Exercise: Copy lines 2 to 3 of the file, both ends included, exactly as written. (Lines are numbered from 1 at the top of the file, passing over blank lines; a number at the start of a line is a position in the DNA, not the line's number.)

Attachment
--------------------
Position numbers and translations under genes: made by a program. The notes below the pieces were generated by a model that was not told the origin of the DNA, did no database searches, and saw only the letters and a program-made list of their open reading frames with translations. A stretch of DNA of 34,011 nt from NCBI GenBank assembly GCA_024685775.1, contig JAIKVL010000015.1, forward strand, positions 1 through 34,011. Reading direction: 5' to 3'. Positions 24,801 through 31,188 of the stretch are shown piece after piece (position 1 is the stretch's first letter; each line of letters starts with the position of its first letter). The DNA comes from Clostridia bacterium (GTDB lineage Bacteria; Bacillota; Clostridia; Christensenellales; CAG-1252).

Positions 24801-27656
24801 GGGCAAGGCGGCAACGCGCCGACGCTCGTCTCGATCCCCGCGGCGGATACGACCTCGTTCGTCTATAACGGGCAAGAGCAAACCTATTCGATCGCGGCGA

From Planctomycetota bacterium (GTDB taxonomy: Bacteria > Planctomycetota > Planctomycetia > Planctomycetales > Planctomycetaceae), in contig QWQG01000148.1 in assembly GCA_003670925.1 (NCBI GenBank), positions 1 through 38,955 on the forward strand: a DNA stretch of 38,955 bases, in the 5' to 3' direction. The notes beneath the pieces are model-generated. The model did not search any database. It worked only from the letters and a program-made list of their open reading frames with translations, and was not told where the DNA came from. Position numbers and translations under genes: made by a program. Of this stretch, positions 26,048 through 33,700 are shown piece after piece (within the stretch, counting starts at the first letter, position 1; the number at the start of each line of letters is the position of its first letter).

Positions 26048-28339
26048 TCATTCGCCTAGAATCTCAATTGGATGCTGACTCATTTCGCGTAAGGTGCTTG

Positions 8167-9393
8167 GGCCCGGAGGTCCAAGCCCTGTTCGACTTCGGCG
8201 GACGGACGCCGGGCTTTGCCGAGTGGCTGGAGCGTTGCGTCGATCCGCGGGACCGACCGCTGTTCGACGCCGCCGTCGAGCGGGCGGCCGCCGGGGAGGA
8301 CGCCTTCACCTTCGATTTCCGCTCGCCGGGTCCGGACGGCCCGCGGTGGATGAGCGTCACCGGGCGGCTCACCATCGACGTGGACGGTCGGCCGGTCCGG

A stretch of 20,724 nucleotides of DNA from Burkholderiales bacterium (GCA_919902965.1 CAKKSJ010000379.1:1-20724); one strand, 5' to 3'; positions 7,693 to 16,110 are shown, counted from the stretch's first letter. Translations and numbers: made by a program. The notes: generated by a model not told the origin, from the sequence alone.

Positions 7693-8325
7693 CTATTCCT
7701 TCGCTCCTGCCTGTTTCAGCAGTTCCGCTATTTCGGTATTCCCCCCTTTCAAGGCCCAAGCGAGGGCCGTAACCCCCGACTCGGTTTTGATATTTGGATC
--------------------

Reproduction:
Positions 24801-27656
24801 GGGCAAGGCGGCAACGCGCCGACGCTCGTCTCGATCCCCGCGGCGGATACGACCTCGTTCGTCTATAACGGGCAAGAGCAAACCTATTCGATCGCGGCGA